WYOMING, Mich. (WOOD) — Hundreds of thousands of people in Toledo, Ohio couldn’t drink their water over the weekend after algae in Lake Erie poisoned it.
The algae in Lake Erie, which provides water to Toledo and many surrounding areas, appears to have created a toxin that was dangerous for human consumption. Monday, city officials said the problem was fixed and the water was safe to drink.
West Michigan gets its water from one of the Great Lakes — so could a similar event happen here? Not likely, one water plant official said.
Myron Erickson runs the water plant that supplies H20 to more than 200,000 people in Wyoming and several other West Michigan communities.
“The organism won’t necessarily produce this compound unless certain conditions are present,” Erickson explained.
Many of those conditions simply doesn’t exist in Lake Michigan, from which his plant draws water, he said.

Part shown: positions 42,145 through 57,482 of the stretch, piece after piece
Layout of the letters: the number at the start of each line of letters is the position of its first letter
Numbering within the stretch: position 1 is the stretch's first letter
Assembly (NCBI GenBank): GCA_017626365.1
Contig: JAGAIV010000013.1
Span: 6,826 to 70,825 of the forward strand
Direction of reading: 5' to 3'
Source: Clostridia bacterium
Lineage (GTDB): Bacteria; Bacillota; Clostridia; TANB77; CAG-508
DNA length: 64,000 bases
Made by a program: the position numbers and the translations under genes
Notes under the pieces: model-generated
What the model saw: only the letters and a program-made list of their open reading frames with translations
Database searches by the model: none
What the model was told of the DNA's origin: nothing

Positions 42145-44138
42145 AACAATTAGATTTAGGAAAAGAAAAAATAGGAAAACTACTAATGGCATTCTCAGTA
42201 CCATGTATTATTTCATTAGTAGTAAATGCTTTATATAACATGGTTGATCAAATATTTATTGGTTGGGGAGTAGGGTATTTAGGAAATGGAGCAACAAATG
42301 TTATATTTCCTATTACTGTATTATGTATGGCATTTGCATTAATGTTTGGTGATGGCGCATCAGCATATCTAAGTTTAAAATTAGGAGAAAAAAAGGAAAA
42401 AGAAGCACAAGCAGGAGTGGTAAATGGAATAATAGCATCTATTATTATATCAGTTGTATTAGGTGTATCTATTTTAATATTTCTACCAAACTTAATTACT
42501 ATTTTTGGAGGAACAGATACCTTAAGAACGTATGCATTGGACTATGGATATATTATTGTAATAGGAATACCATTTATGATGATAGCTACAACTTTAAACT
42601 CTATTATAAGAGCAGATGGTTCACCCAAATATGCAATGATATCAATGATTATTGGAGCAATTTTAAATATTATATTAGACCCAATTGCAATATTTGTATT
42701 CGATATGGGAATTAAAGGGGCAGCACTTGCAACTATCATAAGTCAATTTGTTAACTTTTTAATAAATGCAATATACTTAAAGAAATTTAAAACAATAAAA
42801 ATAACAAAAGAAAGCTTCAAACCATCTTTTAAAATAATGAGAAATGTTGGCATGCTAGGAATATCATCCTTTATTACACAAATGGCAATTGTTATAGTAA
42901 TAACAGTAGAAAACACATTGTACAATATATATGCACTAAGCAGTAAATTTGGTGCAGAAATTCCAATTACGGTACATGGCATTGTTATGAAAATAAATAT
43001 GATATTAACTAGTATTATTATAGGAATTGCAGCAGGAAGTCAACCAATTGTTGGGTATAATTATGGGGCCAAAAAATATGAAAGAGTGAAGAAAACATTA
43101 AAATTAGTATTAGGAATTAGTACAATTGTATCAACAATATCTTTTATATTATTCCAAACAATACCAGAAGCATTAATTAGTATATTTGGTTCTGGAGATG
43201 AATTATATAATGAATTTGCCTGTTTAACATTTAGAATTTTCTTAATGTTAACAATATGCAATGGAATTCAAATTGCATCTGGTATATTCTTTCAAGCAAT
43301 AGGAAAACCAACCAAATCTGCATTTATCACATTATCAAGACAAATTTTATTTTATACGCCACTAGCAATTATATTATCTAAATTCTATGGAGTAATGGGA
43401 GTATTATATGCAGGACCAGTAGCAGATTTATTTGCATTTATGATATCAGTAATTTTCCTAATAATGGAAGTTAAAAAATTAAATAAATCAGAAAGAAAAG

“Lake Michigan is a colder, deeper lake,” Erickson said, than the smaller, shallower Lake Erie.
Nutrients can feed organisms more easily in shallower lakes and more sunlight penetration helps organisms grow.
In Toledo’s case, those organisms led to a massive algae bloom, which is believed to have caused the problem.
The Lake Michigan water intake for Wyoming’s plant is located about half a mile offshore and about 40 feet below the surface. Erickson said that’s too deep for the sunlight to reach and too far from shore for runoff to feed the organisms that live in the lake.
Wyoming water treatment technicians check for the organisms, including the one that led to Toledo’s algae bloom, on a weekly basis.
“We have identified it on a handful of occasions in our intake. But the conditions aren’t right to cause what we call a bloom of these organisms,” Erickson said.
Wyoming has an emergency water distribution plan in place in case technicians find a more serious problem.